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  • Writer's pictureDavid Nagai

The Enneagram

Updated: May 21, 2021


The Enneagram is a personality assessment (evaluation) system that helps people understand themselves and others more deeply. There are nine personality types, and each type has its unique strengths and weaknesses.


The beauty of the Enneagram is partly that you can capitalize (maximize) on your strengths if you are aware of them, but even more, you can learn to improve your shadow side, or weaknesses. Many people in the world have a very shallow self-understanding. But if you can identify which type you are, you will have the opportunity to self-reflect and improve the way you live your life.



Type One: The Reformer


Reformers are rational idealists. They are highly principled, care about ethics and morality, and are perfectionistic. They have strong convictions (beliefs) about what is right and wrong. Since they are attuned to moral principles, they often try to fix, improve, or reform organizations and society.


Ones have a fear of being corrupt (bad), or not good enough. Since they try so hard to do what is right, the thought of failing or being wrong scares them. So the root need for a One is to always be right. This means that they can often be stubborn, or they refuse to acknowledge when they are wrong.


When Ones are unhealthy, they can be overly judgmental and critical. They often experience anger or resentment (bitter anger). When they are healthy, they are able to let go of nitpicky (overly critical about small details) details and enjoy the beauty and joy in life, while at the same time improving the world.


Type Two: The Helper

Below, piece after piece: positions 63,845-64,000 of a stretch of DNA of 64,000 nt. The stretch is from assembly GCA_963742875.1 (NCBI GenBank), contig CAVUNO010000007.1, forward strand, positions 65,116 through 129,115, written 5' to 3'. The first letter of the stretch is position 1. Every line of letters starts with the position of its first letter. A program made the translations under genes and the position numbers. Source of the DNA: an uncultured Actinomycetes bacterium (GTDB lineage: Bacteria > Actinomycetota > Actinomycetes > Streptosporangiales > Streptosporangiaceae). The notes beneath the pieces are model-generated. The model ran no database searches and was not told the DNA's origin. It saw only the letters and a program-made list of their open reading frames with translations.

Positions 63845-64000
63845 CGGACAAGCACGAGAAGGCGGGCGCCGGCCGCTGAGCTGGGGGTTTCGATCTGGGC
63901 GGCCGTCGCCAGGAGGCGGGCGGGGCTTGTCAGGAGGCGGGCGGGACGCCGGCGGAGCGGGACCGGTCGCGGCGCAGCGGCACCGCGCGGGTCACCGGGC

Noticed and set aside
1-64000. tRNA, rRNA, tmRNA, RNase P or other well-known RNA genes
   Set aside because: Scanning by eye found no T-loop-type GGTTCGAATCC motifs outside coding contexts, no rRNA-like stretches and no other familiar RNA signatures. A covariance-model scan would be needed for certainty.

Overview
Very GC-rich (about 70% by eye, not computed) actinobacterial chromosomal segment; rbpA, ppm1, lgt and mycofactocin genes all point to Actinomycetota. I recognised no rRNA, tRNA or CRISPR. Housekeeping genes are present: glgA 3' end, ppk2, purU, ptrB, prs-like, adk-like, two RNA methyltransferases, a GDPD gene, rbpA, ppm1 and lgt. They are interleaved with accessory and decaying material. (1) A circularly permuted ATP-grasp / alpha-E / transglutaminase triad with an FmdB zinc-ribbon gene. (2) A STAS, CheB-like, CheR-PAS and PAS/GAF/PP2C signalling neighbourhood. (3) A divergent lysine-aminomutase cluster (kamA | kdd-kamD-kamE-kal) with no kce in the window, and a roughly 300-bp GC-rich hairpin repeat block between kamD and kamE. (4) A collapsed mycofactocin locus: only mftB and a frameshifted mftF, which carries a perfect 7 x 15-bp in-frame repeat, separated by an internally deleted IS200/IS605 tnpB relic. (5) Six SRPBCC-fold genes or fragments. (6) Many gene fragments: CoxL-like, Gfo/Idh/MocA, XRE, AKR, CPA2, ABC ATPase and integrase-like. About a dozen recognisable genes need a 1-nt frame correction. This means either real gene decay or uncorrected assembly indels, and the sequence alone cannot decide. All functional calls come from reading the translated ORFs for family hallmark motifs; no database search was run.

Helpers love to serve people and make other people happy. They enjoy people and focus a lot of energy on relationships. Generally, Twos are great friends or lovers and are very helpful and harmonious teammates.


Twos try to win the love of people by serving or helping. At times, this can feel too intrusive or possessive for those being helped. What Twos don’t realize is that their root need is to be loved, but they think that they don’t have any needs and it’s other people that have needs that they can fill.


When Twos are unhealthy or stressed, they can be prideful, which can lead to them becoming dominating and aggressive. This might happen when they do so much to help others, but don’t feel appreciated for their work. When they are healthy, they give their heart and time generously but also experience the freedom to receive what they need with self-awareness and humility.


Type Three: The Achiever


The achiever is confident, charismatic, ambitious, and results-oriented. Being conscious of status, they always try to compete, win, advance and excel, often putting them in leadership positions.


A Three’s basic desire is to be “worthy.” That means their basic fear is that they might be perceived as worthless and not valuable. So, they are afraid of losing or failing.


When they are at their worst, Threes are vain (egocentric, conceited), deceptive (misleading), and do whatever they need to win. They may overwork or deceptively (dishonestly) manipulate situations in order to get ahead. When Threes are at their best, they are authentic, loyal to other people, and contribute to purposeful projects with benevolent (generous) and sensitive energy.


Type Four: The Individualist

The individualist is dramatic, expressive, introspective, and emotional. They ponder the depth of life and long for beauty and meaning. Many Fours are creative artists of some sort or another.


The Four’s biggest fear is that they are not important and do not have an individual identity. So, they spend their life creating meaning and their unique identity.


When they are healthy, they are objective and principled in a way that allows them to add unique value to the world. When unhealthy, they become overly moody and clingy (attached to people), often experiencing sadness and meaninglessness.


Type Five: The Investigator